We began our series on church building trends with what we consider to be foundational: establishing the vision of your church for ministry in your community.
If your church design isn’t created with that vision in mind, in the years ahead your church building could actually become a hindrance to your ministry rather than a benefit.
In this post, we focus on a VIP in the trends department: multi-use spaces.
The History of a Major Church Building Trend: Multi-Use
Some trends are certainly “micro,” being very specific in nature. Others are more “macro.” Multi-use church building spaces definitely fall into the big picture, macro category. In fact, multi-use spaces are everywhere.
They first became popular in the 1980s and 1990s, and we were in on this trend at the start. At first, multi-use was mostly about making your worship center also function as an athletics gymnasium for youth during the week; sometimes, it was also adapted for dining as well. The primary reasons behind this trend typically was church leaders’ desire to exercise good financial stewardship of their building, and/or the wish to see church building spaces used on more days than Sundays.
Looking back, those early multi-use spaces were pretty bland. Many of them really looked like the gymnasiums they were, which didn’t exactly make guests feel welcome for worship. Yes, those early multi-use spaces were effective, but they often weren’t very attractive.
Introducing Multi-Use 2.0
Over the past 10 years, multi-use church design has changed significantly, to the point where we’ve begun describing it as multi-use 2.0. Multi-use today is less often used for worship spaces and athletics, in part because athletics require a flat floor. Worship spaces with flat floors can be made to work for up to 1,500 seats, but anything beyond that and you begin to have sightline issues, as well as other church design problems.
More of today’s multi-use church building spaces are focused on fellowship, dining, training events, and performances. Platforms are often used, as they are much more amenable for multi-use, allowing for drama and live music.
In older multi use facilities, the platform design was usually too tall, giving a feeling that the congregation and worship leader or speaker were vastly separated. In the traditional sanctuary, the platforms were commonly divided into many levels making it a challenge to reorganize them for any other use.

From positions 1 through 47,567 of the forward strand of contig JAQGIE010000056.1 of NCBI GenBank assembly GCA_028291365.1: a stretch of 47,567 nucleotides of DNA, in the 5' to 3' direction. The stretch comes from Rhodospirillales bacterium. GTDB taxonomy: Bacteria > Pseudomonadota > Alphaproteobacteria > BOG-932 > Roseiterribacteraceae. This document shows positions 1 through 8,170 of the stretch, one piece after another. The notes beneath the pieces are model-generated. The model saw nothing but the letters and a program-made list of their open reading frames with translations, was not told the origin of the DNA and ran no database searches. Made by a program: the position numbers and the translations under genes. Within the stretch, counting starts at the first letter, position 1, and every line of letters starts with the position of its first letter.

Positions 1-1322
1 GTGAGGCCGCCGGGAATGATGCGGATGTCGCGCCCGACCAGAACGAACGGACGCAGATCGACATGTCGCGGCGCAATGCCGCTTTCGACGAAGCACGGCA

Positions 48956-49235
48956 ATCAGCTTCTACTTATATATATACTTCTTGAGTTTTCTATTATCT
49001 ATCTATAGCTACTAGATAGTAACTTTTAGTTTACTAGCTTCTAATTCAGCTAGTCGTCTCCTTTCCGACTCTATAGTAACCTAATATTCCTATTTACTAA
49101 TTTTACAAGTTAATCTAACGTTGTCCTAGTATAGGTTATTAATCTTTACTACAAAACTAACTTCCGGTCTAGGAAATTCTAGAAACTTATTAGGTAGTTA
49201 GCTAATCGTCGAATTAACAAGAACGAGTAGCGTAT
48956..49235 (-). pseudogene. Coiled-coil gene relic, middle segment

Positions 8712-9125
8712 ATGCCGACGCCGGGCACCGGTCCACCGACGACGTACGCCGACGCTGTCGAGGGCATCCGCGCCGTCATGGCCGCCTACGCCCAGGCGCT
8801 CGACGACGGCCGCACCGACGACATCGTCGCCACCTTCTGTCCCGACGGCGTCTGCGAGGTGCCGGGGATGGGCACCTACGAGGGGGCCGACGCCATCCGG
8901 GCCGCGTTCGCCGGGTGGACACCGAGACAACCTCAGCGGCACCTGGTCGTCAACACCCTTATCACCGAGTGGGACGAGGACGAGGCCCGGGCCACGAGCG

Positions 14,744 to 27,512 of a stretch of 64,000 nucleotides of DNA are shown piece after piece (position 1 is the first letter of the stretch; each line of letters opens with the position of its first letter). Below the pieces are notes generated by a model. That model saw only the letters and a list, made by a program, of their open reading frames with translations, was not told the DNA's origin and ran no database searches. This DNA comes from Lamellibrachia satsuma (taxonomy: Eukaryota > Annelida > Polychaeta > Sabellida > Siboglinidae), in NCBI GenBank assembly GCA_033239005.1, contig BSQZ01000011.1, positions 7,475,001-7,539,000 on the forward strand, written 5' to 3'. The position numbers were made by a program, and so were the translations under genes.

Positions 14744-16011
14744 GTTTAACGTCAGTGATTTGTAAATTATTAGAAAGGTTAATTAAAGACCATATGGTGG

The key is to design your church platform to be flexible. A single level platform, built to the right height, can open up opportunities for new and different ministries and services. If you need multiple heights and choir lofts, it can easily be accomplished with portable risers.
Baptisteries can be designed to be open or covered over for special events. This way limitations to worship themes or changing of platforms between multiple services can be easily achieved.
There are lots of ways a church building can be configured today so that church leaders get the most out of their church design. Multi-use chapels and smaller assembly spaces, ranging from 1/2 to 1/3 the size of the main worship center, are also becoming more popular. Even foyers are being designed to accommodate dining, weddings, and wedding receptions.
Multi-Use Church Design for Fast-Growing Churches
We’ve discovered there are certain situations in which multi-use configurations have become particularly common. The first is with fast-growing churches that need multiple types of uses but don’t yet have the money to build dedicated spaces for each type of activity.
Multi-use is also common when churches are moving onto a new property. Constructing a church building from scratch is more expensive than renovating an existing structure – there are the costs of purchasing the property, installing utilities and infrastructure, and so forth. This means church leaders usually look to maximize their stewardship by getting the most out of every part of their new church building—and that often means multi-use.
Learn More About Design Trends
As you can imagine, multi-use is almost infinitely variable. It’s exciting to partner with church leaders to determine the best church building configuration that will work for their vision.
We’ll cover more church design trends in the coming weeks. Meanwhile, if you would like to learn more about church building and design, look to our free i3 webinar series – simply visit our website and sign up.